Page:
In the US, dog skin problems are the #1 reason for seeking veterinary care. As the largest organ of the body, the skin is often overlooked and undervalued by conventional veterinarians because they view the skin as a separate system from the rest of the body.
This couldn’t be further from the truth.
From a holistic perspective, the skin functions as a complex integrated organ communicating with the rest of the body through systemic pathways. These pathways include the nervous, kidney, liver, digestive and immune systems.
I find the argument that skin is an isolated system to be infuriating especially when the superficial approaches used to remedy issues of the skin keep dogs in a cycle of sickness.
Before I delve deeper into this conflict let’s first look at the skin from a functional standpoint.
Basic Functions Of The Skin
The skin is part of a bodily system called the integumentary system. This includes the nails, earflaps, ear canals, fur and various glands like sweat, anal, tail and lymph. It provides a barrier holding muscles, internal organs, bones and connective tissue inside the body giving dogs their flexible shape. The skin makes up about 12% of your dog’s total body weight.
Nutritionally the skin stores vitamins, fats, proteins and electrolytes while synthesizing vitamin D. It also prevents dehydration, regulates temperature, excretes water, salt and organic waste.
Simply stated, the skin isn’t just a body blanket. It serves a functioning purpose and contributes to your dog’s vitality. That’s why it’s so important to make sure it’s healthy, along with all the other working inner parts.
The Layers Of The Skin
A dog’s skin is thinner than ours. 95% is covered in fur (give or take some hairless breeds) and made up of three layers: the epidermis, dermis and hydrodermis.
The epidermis has five layers and contains four different kinds of cells: keratinocytes, melanocytes, merkel and langerhans.
Keratinocytes produce keratin responsible for waterproofing your dog’s coat. Melanocytes dictate your dog’s skin and hair color while protecting against the sun’s UV rays. Merkel cells provide sensory perception. For example, merkel cells are found in the paw pads of dogs. Langerhans cells play a fundamental role in your dog’s immune health by keeping the skin’s microbiome balanced.
The second layer of the skin is called the dermis. Attached by basil cells and a layer of protein called collagen, the dermis provides a strong foundation for hair growth and connective tissue. Unlike the non-vascular epidermis, the dermis has an intricate network of nerves, blood vessels, lymph glands and nervous system receptors that regulate pain and other sensations.
The last layer of skin is the hypodermis. It anchors the skin to the underlying systems of the body while providing flexibility, shock absorption and insulation.
Is your dog itching and scratching and dealing with some really annoying skin issues, or what you think might be allergies? Conventional veterinary medicine isn’t the answer.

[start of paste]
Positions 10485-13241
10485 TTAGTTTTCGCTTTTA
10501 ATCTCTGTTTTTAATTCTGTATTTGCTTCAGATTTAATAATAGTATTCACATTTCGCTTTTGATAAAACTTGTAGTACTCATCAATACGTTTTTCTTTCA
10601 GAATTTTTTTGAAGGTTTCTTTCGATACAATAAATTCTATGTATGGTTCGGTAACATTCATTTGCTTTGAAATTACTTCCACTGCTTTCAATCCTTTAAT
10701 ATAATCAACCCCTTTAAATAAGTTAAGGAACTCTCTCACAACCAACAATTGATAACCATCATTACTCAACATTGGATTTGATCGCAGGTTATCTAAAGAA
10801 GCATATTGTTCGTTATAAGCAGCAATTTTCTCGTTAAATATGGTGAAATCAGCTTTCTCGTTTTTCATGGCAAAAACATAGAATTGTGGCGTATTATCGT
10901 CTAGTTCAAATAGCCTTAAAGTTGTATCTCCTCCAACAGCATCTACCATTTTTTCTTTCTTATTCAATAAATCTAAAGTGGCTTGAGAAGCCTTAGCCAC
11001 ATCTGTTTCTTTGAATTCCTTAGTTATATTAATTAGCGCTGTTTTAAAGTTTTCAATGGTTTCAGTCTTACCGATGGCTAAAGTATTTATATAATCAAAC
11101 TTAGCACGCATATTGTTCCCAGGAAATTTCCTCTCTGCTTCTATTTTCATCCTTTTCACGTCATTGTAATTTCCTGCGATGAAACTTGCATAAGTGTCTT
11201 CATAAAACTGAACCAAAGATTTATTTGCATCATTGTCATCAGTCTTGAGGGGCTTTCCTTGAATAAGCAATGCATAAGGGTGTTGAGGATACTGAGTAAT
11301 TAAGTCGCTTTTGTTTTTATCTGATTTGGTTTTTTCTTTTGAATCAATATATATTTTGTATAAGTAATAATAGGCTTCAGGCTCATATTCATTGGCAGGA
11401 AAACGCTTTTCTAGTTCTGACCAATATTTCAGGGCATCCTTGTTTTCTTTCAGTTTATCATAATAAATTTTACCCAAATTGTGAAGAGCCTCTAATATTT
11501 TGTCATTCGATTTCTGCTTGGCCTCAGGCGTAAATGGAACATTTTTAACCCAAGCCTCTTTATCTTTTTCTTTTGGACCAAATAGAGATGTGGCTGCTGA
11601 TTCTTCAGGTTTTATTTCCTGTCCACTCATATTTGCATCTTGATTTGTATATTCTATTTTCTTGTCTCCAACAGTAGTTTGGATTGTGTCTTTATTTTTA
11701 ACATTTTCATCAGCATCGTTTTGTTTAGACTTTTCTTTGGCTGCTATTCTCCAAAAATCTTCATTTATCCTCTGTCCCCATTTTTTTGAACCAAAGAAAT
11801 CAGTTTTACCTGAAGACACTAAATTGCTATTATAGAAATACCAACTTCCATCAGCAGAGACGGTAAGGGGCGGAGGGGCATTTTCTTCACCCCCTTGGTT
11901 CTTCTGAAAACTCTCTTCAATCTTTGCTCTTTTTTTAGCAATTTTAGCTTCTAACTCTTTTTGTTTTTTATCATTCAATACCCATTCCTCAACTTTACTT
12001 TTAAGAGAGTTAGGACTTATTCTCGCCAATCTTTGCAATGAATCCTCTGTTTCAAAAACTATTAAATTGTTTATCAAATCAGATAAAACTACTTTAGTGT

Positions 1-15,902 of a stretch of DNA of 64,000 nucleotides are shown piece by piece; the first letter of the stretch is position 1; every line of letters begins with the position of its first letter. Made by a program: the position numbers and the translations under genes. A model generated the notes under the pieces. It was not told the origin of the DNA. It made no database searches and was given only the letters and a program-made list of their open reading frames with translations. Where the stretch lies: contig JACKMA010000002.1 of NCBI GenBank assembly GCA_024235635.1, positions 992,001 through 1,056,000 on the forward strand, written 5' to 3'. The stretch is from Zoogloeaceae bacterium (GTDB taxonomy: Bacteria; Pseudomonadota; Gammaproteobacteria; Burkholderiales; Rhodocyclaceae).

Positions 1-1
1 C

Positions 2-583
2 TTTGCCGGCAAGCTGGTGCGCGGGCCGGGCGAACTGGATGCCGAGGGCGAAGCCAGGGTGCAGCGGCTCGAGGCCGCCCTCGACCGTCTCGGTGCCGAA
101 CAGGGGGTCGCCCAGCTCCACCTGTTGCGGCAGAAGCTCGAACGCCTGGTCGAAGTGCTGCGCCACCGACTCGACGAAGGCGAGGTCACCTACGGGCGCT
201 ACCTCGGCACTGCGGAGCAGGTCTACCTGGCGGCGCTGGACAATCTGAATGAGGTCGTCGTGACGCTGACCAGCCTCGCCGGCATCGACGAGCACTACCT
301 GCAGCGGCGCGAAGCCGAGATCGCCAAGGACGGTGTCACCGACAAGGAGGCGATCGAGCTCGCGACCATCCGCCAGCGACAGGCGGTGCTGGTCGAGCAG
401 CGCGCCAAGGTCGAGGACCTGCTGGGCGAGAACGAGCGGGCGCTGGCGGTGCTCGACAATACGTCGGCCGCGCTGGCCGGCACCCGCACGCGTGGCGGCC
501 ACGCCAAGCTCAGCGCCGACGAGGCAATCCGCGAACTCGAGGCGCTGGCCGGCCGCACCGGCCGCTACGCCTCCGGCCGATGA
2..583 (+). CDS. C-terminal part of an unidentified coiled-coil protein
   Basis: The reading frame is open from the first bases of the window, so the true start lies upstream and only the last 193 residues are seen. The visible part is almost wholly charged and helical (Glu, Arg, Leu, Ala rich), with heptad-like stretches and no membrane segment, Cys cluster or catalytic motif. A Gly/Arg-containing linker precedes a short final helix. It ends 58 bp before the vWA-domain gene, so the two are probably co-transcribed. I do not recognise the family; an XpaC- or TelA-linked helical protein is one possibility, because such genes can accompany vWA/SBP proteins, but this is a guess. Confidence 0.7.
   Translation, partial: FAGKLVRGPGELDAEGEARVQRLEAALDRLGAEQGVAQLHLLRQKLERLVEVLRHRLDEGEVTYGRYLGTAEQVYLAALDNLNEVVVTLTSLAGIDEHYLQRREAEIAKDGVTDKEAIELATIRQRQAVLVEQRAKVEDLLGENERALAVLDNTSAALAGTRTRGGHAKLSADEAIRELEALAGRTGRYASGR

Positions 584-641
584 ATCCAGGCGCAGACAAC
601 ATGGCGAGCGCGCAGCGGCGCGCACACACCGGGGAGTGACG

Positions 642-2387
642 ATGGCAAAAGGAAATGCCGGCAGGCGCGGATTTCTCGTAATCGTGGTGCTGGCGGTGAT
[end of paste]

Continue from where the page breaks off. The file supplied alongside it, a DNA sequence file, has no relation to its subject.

The Failure Of The Standard Of Care
The standard of care in Western veterinary medicine for most skin issues, acute or chronic, involves the administering of antibiotics, anti-fungals, immunosuppressants and corticosteroids. This doesn’t treat your dog as an individual or question the cause of the condition. The standard of care is the same for my Pug as it is for your Husky despite differences in diet, environment, vaccination, stress level or toxic load.
This regimen of eradication and suppression depletes the immune system and produces heat, congestion and inflammation throughout the body. What makes matters worse is repeated use of vaccines, antibiotics and steroids that can cause systemic imbalances leading to food sensitivities, impaired liver and pancreatic function, arthritis, inflammatory bowel disease, leaky gut syndrome, autoimmune disease and cancer.[When it comes to your dog’s allergies and skin issues, it’s always best to rule out leaky gut first. Find out how here]
An Early Warning System
The release of toxins through the skin is the body’s way of trying to rid itself of disease. When we pay attention, the skin can serve as an early warning system alerting you to chronic disease and imbalances inside your dog’s body.
In the early 1800s, American herbalist Samuel Thomson taught that disease “radiates from the center to the skin.” Homeopaths know this theory as Hering’s Law of Cure from Constantine Hering, who’s known as the father of American homeopathy. Basically, when you look at how logical the body is and how it functions with its own set of checks and balances, it makes sense that the body would protect itself by sending toxins to the periphery.
As healers, we can minimize these symptoms with herbal care but by no means should we suppress them unless it’s a matter of life or death.
Treating Skin Conditions
Chronic skin issues require consistency and time for true healing. The cause of the disease or imbalance must be treated and then the body will correct itself. This can take up to a year or more.
Diet, flower essences, exercise, fresh air, chiropractic care and massage provide effective additions for any skin-balancing program. Daily massage increases circulation which brings nutrients to the skin, disperses oils through the dermis and helps move lymph fluids and excrete toxins. Supplementation can play a key role in balancing out the body and supporting the liver. Make sure your dog is receiving a fresh food diet with the proper ratio of vitamins, minerals, amino acids, enzymes, probiotics and essential fatty acids.